What is my point? My point is that, while we always want to avoid snap-shot thinking, we also must ask the harder question regarding change (repentance). That someone, anyone, said or thought or behaved in an immoral or unethical manner at one point in their life does not necessarily define such a person for the rest of their life. What does define a person, however, is their consistent living. When one consistently thinks and says and does repeated behavior then the character of that person can be judged thereby.

Repentance and forgiveness are wonderful. No feeling is so sweet to the soul then, having done or said something wrong, being forgiven by grace and recognizing the wrongdoing. For the individual who does not think he or she has done wrong, however, then repentance is impossible. Trump thinks he is a changed man regarding demeaning women and still demeans women. Repentance involves recognizing the wrong nature of what was said, or done, and then making efforts to change one's thinking about that context. There has been no change. We see no evidence yet that there has been change: 29 days until this man is to be elected for president and we still see no evidence that he respects women.

His running mate, Mike Pence, claims on Monday, 10 October 2016, to "believe in forgiveness." Well, good for him, and so do we as Episcopalians and regenerate Christians. Pence has forgiven Trump. But does Pence extend that forgiveness to the mistakes and sins of Hillary Clinton? Nope! His hypocrisy is alarming. But this is par for the course for the "Christians" of today: the ones we want to extend forgiveness to are those whom we favor. Thank God that Jesus is not like American "Christians."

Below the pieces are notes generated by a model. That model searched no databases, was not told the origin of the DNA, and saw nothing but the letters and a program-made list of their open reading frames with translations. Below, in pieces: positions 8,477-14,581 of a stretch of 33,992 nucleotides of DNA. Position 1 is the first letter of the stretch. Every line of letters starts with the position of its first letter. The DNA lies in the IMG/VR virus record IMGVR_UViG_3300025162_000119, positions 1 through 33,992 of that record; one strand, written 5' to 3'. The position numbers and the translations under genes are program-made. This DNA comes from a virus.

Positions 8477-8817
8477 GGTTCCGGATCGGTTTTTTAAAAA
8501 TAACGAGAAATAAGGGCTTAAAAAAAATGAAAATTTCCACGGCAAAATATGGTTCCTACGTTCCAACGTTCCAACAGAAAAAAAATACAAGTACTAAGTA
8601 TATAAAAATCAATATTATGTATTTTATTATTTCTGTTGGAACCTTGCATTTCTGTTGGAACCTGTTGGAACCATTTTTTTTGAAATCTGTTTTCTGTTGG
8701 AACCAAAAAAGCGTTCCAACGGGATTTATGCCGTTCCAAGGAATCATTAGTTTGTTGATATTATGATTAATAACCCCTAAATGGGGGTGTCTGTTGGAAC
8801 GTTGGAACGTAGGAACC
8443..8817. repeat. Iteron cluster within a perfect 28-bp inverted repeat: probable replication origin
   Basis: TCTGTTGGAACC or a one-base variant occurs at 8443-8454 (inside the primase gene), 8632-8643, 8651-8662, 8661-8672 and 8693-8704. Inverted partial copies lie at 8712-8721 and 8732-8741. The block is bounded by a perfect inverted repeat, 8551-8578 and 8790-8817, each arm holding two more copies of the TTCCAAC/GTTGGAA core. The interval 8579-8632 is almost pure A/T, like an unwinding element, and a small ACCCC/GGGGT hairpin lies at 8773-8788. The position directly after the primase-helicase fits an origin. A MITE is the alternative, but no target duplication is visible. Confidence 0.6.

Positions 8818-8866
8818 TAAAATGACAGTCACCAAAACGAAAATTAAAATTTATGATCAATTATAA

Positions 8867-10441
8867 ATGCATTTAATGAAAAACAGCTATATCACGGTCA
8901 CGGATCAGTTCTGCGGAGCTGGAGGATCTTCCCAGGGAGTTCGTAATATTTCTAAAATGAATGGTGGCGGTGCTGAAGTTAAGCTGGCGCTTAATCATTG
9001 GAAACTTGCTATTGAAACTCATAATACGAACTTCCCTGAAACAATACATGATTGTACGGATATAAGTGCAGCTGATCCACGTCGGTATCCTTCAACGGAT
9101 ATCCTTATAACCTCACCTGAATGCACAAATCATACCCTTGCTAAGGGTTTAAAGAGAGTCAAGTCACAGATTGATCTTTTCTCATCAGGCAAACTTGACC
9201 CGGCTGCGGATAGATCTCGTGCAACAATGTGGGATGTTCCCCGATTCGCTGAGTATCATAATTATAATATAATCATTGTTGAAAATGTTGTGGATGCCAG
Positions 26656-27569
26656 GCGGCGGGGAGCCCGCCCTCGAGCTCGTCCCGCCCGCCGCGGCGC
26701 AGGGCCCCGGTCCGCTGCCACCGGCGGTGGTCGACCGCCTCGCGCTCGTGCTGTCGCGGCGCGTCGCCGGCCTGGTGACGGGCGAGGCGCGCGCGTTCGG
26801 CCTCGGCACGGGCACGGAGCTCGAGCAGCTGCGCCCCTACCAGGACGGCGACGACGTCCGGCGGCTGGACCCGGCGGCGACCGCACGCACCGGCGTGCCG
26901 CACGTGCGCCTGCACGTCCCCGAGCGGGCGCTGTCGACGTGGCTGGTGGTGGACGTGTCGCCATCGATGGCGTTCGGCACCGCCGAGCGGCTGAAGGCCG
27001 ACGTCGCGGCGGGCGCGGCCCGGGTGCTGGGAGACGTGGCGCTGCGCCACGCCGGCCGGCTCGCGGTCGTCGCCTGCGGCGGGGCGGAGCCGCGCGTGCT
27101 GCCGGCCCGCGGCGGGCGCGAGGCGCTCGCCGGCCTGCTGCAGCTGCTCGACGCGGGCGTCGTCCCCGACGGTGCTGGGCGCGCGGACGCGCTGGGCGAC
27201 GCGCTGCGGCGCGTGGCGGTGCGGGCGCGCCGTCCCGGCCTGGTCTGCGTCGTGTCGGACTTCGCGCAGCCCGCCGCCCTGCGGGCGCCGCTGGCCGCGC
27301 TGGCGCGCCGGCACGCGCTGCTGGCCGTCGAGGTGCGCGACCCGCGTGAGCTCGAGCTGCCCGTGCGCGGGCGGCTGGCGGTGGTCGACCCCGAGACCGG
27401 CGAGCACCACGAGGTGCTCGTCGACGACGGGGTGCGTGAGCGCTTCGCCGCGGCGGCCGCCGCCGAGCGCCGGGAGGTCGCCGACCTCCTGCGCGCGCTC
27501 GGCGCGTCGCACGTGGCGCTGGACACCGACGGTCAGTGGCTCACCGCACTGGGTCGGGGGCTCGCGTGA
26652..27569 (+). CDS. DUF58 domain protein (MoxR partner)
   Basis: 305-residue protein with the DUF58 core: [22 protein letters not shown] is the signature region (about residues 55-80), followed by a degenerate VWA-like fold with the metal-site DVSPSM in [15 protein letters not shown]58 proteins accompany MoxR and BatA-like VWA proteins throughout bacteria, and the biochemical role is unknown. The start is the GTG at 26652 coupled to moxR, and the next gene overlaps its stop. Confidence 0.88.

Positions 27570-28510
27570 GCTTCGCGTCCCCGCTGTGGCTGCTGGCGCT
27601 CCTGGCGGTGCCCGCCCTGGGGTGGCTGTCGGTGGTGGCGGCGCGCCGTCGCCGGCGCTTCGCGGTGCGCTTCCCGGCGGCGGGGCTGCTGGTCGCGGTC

Do I forgive Donald Trump for his verbal sexual assault? As of the Second Presidential Debate, Trump informed Anderson Cooper that his words were not sexual assault, and all he is guilty of is "locker room banter" with the boys. This is frighteningly false. As stated in the post, "The Problem with Evangelicalism and Politics," Trump is guilty of perpetuating the exact same cognitive distortions as sex offenders and is not even aware of it. In sex offender therapy, men are taught about cognitive distortions, erroneous patterns of thinking that instrumentally lead them into their sexual offense cycle. These include minimizing the offense and blaming others by deflecting. Notice what Trump states: 1) that was just "locker room banter" is minimizing the sexual offense and the degrading of women; 2) "Bill Clinton has said worse to me" is minimizing the offense and blaming Bill Clinton by deflection; 3) "I'm sorry if anyone was offended" is not an apology -- that is tantamount to saying, "I'm sorry that you were offended."